‘Worst’ U.S. President’s Policies Could Be Answer to Today’s Economic Ills
Warren G. Harding ranks near the bottom of any revisionist’s list of U. S. presidents. These historians have generally discarded the entirety of Harding’s administration, and American memory passes from Wilson’s World War I to Coolidge’s Roaring Twenties. Yet, at the time of his death in 1923, before the scandals and corruption became public, Harding enjoyed a wide popularity. Some of that popularity came from his economic policies—a study in non-intervention that has much to teach us today.
Almost nobody would have predicted that Warren Harding would become the nation’s 29th president. The small-town Ohio newspaper owner turned U.S. senator, known more for an easy affability and charm than political acumen or vision, was the first choice of only a few delegates to the 1920 Republican convention. But, as his handlers quickly realized, Harding offended no one and easily made the list as a second-choice candidate. As the voting blocs for the top candidates deadlocked, the need for just such an inoffensive compromise candidate became obvious. Harding’s longtime friend and campaign manager, Harry Daugherty, advanced his cause. On the 10th ballot the surprised Harding was nominated for the presidency. His campaign pledge of a “Return to Normalcy” and an end to internationalism appealed to a war-weary electorate, giving him a landslide victory.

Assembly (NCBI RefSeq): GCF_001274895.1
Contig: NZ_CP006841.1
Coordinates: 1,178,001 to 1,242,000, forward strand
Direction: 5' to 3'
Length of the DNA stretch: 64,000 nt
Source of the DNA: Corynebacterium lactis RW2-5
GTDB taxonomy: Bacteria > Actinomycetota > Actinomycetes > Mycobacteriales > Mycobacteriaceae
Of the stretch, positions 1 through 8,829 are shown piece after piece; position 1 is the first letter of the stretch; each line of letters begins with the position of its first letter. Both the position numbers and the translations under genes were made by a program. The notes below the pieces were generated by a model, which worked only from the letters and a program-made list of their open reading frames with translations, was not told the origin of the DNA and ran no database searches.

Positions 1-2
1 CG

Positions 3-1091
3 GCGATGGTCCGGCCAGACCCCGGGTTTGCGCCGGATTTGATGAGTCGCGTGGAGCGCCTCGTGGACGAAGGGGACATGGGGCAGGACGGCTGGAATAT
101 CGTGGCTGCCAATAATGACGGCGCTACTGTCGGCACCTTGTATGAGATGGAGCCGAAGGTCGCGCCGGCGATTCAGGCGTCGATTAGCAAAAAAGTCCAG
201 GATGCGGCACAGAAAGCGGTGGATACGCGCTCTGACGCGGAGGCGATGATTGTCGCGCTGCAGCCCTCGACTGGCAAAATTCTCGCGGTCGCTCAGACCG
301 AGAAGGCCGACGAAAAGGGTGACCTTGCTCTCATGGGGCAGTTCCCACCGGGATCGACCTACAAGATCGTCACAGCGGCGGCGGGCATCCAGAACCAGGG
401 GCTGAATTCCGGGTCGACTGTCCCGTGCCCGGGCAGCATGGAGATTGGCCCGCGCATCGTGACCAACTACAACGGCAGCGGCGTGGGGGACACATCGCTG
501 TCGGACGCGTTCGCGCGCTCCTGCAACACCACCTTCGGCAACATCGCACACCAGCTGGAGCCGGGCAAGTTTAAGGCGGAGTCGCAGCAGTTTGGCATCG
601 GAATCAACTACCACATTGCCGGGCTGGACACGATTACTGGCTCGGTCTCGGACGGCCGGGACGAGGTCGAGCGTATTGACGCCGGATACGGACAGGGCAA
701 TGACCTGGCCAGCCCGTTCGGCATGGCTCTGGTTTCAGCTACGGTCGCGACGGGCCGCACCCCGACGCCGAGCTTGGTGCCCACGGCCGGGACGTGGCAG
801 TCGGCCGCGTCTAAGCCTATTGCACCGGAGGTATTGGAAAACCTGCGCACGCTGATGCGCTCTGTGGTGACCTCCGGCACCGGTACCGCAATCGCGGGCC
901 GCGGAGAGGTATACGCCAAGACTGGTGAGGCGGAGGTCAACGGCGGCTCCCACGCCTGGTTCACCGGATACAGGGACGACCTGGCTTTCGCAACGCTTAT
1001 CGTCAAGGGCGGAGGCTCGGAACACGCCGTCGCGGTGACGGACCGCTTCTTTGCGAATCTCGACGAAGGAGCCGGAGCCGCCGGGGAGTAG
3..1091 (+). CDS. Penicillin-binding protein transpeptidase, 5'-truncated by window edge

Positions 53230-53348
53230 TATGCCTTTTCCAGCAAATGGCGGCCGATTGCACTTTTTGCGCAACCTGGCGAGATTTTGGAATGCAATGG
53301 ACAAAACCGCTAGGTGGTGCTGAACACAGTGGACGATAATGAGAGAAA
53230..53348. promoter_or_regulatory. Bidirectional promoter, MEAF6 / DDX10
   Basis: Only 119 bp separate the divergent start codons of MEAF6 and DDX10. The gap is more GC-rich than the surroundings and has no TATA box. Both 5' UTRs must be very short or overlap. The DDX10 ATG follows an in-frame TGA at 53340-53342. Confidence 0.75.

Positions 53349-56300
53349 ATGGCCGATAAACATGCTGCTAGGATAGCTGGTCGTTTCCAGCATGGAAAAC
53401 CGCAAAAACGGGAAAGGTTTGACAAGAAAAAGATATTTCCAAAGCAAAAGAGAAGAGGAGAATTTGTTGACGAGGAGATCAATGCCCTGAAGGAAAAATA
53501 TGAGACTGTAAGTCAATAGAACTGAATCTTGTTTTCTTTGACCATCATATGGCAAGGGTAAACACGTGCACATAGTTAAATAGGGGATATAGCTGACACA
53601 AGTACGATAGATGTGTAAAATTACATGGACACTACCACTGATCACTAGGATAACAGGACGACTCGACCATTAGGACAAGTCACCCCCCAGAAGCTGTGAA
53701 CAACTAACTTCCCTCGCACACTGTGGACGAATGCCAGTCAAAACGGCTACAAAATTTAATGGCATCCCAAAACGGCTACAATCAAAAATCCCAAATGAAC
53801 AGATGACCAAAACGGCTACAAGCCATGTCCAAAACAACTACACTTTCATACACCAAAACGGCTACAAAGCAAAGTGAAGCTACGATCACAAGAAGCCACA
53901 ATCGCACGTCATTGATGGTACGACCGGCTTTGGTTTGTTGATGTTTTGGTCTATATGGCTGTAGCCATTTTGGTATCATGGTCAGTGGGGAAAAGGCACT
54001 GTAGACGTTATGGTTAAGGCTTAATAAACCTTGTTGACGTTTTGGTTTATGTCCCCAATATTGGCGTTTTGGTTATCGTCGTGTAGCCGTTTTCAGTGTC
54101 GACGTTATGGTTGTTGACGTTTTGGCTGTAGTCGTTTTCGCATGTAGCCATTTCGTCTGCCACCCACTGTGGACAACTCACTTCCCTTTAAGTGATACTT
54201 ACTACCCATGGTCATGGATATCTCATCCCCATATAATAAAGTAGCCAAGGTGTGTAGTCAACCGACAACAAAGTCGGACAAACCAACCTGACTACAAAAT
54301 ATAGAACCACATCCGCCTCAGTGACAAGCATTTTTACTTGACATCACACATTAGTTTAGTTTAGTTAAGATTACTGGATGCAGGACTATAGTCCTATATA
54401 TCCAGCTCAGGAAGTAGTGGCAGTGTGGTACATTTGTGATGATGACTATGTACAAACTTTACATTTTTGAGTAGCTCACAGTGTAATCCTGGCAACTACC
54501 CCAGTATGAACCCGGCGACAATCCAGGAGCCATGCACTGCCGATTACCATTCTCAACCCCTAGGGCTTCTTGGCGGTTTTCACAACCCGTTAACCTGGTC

Unfortunately, with Harding came a group of croniesContinue Reading →
Not all of Harding’s appointments were corrupt, not all his decisions poor. Indeed, his economic legacy has garnered new respect in recent years and provides one key to Harding’s popularity while alive.